MBTI® Test INTJ Surgeon
Strong Interest Inventory® General Occupational Theme Code: Investigative, Realistic, Social (IRS) (GOT)
In order to be content in a career as a surgeon, a certain degree of characteristics are well suited. A specific Myers-Briggs Type Indicator® (MBTI test) personality type often aligns with specific careers, allowing those types to match their gifts with the career that best suits them. The strong problem-solving, logical and organizational tendencies’ of the Introverted-Intuitive-Thinking-Judging Myers-Briggs test (INTJ) types, make INTJ personality types excellent fits for careers such as surgeons.
A career as a surgeon is much like that of a physician, however instead of using medication and therapy to properly treat ailments, surgeons use a variety of surgical methods (whether invasive or non-invasive) in order to cure or help treat a disease or illness. Depending on the type of surgeon and the area of medicine that the surgeon is practicing in, a surgeon may spend his or her day conducting surgical operations on their patients; examining pre- and post-op patients and discussing their medical needs; evaluating a person’s medical history and current level of health to see if they’re a good candidate for surgery; developing pre- and post-op plans to ensure efficient healing; diagnosing a variety of ailments; and assisting other physicians or surgeons in diagnosing, consulting, and operating. At some hospitals, especially at research hospitals affiliated with universities, surgeons may conduct clinical trials or document case studies of particular procedures. In some cases, these findings can be published in medical or surgical journals or presented at conferences.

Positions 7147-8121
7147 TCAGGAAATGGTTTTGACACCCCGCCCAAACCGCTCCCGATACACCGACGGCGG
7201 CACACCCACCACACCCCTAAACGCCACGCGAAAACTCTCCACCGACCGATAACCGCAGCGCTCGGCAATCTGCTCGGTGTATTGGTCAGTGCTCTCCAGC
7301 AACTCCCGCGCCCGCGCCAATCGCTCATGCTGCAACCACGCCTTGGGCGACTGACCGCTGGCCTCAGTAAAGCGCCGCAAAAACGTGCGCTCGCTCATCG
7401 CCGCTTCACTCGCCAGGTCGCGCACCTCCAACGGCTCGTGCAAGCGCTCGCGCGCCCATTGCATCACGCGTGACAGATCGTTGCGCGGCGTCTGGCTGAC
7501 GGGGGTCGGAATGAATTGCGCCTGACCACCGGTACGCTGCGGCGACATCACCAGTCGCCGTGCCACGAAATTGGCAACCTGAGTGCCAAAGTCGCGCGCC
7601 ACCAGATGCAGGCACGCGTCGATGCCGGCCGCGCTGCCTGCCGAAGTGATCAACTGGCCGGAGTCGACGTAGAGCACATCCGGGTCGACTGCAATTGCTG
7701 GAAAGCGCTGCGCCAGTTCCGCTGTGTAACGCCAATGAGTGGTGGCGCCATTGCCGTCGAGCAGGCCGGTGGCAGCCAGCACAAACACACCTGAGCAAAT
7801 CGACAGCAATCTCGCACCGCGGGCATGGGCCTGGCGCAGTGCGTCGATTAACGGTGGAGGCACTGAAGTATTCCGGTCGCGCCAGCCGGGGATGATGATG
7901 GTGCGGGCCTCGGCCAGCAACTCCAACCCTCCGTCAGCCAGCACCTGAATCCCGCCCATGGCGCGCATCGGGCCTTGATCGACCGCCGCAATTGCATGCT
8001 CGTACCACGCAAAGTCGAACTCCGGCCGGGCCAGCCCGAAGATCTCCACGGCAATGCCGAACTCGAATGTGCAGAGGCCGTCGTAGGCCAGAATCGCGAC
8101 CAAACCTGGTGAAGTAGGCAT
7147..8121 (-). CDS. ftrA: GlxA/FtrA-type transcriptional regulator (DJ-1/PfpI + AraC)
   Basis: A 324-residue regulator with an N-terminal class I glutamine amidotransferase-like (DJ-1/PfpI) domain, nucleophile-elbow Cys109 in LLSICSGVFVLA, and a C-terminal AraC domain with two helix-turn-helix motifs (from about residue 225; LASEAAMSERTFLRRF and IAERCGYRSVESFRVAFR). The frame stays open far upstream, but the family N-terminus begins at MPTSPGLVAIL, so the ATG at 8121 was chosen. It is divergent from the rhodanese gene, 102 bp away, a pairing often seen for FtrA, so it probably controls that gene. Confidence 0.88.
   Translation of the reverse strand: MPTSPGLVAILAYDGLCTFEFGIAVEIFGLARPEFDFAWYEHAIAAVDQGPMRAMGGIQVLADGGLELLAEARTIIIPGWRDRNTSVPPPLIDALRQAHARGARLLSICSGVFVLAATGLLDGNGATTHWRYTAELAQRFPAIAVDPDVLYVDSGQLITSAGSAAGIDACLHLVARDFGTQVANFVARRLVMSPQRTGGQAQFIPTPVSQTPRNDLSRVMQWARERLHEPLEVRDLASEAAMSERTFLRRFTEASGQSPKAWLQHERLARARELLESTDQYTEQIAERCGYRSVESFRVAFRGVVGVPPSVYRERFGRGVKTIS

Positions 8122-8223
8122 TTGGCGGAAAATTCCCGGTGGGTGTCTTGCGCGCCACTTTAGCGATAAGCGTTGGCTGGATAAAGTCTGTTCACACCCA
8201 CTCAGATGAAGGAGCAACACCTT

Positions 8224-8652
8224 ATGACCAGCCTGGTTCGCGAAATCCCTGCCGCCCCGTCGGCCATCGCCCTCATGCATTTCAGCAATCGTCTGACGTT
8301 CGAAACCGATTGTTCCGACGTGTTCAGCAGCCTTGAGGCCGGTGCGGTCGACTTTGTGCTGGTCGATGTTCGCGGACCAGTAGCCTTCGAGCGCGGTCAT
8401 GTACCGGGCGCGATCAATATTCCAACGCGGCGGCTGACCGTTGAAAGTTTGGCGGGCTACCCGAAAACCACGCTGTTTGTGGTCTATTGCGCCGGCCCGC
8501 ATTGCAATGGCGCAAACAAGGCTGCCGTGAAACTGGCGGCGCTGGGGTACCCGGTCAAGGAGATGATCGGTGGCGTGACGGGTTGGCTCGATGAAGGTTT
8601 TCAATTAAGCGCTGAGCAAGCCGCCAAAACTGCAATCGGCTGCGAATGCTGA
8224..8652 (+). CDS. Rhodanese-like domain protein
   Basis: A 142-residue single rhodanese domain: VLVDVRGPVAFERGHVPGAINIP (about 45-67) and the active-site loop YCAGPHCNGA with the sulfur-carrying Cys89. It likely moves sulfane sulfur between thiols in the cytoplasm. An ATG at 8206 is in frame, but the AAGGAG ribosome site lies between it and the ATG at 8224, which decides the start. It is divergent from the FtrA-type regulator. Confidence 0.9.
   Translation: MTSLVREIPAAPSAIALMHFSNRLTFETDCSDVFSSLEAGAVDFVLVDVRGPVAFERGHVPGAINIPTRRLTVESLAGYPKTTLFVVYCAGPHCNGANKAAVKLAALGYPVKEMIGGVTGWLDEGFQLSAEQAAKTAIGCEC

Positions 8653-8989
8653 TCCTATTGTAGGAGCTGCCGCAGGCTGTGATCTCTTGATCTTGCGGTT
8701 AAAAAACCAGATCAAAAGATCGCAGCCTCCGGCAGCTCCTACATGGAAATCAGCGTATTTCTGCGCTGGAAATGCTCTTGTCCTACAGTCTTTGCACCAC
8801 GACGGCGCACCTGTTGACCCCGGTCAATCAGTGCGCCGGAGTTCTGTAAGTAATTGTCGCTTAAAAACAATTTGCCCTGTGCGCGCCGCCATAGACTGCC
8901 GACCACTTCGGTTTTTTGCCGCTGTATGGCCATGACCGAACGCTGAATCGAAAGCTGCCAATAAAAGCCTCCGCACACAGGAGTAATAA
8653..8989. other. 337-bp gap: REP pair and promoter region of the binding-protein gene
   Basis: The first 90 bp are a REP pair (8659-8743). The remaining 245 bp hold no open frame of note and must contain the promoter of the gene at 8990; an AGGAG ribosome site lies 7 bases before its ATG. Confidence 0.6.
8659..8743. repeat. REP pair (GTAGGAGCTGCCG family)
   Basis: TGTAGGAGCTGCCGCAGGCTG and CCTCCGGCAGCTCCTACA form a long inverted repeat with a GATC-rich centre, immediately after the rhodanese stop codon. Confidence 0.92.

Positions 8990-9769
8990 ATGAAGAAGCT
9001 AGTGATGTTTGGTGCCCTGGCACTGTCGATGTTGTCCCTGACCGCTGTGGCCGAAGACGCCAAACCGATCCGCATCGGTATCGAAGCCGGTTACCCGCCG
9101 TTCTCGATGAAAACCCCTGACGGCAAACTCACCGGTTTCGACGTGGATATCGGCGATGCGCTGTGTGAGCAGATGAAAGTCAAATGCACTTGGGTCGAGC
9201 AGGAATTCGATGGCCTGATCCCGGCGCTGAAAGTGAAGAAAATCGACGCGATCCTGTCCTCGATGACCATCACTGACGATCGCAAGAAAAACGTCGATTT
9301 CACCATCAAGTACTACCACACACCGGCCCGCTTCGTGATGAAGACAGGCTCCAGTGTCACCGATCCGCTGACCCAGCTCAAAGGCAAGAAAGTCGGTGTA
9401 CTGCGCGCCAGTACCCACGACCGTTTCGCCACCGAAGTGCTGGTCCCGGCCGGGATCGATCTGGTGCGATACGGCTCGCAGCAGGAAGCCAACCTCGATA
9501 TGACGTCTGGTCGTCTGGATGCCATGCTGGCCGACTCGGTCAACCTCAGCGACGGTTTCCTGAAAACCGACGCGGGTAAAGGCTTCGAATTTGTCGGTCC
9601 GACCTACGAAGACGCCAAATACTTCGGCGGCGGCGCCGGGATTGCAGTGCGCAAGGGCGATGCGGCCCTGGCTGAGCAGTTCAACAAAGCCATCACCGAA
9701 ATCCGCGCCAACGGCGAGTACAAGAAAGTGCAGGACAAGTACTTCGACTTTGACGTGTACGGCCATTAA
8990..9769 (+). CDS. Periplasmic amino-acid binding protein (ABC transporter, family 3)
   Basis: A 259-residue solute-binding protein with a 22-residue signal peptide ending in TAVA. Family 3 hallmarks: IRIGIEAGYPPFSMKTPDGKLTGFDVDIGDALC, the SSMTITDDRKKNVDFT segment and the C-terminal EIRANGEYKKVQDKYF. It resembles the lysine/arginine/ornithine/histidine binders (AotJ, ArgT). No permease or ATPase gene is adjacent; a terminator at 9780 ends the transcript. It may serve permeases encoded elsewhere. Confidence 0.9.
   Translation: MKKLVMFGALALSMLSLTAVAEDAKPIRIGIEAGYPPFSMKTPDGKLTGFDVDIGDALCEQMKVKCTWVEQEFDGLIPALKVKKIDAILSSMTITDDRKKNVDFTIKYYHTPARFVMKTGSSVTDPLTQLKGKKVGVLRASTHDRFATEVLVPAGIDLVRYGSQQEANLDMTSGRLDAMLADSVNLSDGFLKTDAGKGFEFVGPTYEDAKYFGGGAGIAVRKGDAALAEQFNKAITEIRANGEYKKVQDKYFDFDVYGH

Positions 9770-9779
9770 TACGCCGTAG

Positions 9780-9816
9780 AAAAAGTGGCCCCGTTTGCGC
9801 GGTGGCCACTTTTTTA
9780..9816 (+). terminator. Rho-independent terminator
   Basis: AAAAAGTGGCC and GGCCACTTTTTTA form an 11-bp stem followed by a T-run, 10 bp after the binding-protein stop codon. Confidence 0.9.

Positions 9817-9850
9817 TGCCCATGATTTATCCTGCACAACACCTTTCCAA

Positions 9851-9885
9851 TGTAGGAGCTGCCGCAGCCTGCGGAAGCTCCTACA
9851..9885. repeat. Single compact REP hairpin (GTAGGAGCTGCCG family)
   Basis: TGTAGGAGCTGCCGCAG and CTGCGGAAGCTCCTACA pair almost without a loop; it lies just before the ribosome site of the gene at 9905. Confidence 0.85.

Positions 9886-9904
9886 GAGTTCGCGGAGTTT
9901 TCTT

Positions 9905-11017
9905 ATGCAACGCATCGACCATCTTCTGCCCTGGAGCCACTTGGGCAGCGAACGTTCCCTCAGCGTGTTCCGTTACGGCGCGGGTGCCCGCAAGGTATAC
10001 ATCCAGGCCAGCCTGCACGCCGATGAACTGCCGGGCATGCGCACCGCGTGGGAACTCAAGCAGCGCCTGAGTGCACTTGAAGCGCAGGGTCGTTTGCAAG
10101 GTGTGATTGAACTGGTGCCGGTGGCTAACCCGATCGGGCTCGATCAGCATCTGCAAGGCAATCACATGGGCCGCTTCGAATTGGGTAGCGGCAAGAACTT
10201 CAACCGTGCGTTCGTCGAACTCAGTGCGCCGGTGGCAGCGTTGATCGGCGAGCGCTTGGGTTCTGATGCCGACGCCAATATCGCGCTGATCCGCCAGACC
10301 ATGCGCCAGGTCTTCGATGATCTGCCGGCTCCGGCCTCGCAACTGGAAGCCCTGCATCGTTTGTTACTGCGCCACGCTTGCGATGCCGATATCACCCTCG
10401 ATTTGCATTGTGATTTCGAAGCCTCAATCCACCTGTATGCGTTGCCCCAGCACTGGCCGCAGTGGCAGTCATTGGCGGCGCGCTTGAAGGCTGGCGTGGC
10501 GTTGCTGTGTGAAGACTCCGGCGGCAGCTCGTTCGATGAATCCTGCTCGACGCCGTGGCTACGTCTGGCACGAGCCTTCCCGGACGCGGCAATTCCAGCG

In addition, a surgeon must have great attention to detail, stress tolerance, and a high degree of integrity. A career in this field also requires a great deal of independence, as a surgeon must be dependable with the ability to make decisions without supervision. A surgeon must also have concern for others, being cooperative while at the same time being persistent and steady in his or her work. Because surgeons often hold their patients’ lives in their hands, an ability to focus and perform precisely and accurately even when under pressure or time restraints is absolutely necessary. In addition, since they almost always work as part of a team in the operation room or on the surgical staff, they need to be able to communicate clearly and kindly with other staff members to ensure that patients receive the highest possible quality of care.
With such a specialized career, surgeons are required to have an enormous breadth of knowledge, both of scientific principles and of certain tools and devices used to conduct surgery. A background in medicine, biology, psychology, and therapy are essential, as are skills in patient care, education, computers, personnel management, and communication. Exceptional reasoning and judgment skills are also imperative, as the surgeon is working with the lives of their patient and cannot make mistakes. As a result of all of the knowledge and expertise required for this occupation, surgeons are required to obtain at least a Medical and Doctoral degree, additionally post-doctoral training is highly advised.
Below are some employment trends for Surgeons:
- Median wage: $90.00 hourly, $187,200 annually
- Employment: 48,000 employees
- Projected growth (2012-2022): Much Faster than average (22% or Higher)
- Projected job openings (2012-2022): 23,100
Visit Our Strong Interest Inventory® Resource Page To Learn About The IRS GOT
Click on one of these corresponding popular INTJ Careers for detailed information including Career Stats, Income Stats, Daily Tasks and Required Education: Anesthesiologist, Electronics Engineers, Biochemist, Industrial Engineers, Biologist, Information Security Analysts, Chemical Engineers, Lawyer, Computer Programmer, Surgeon.
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Bureau of Labor Statistics wage data and 2012-2022 employment projections Onetonline.org
MBTI® Type Tables for Occupations, 2nd Edition. Schaubhut, N. & Thompson, R. (CPP, 2008)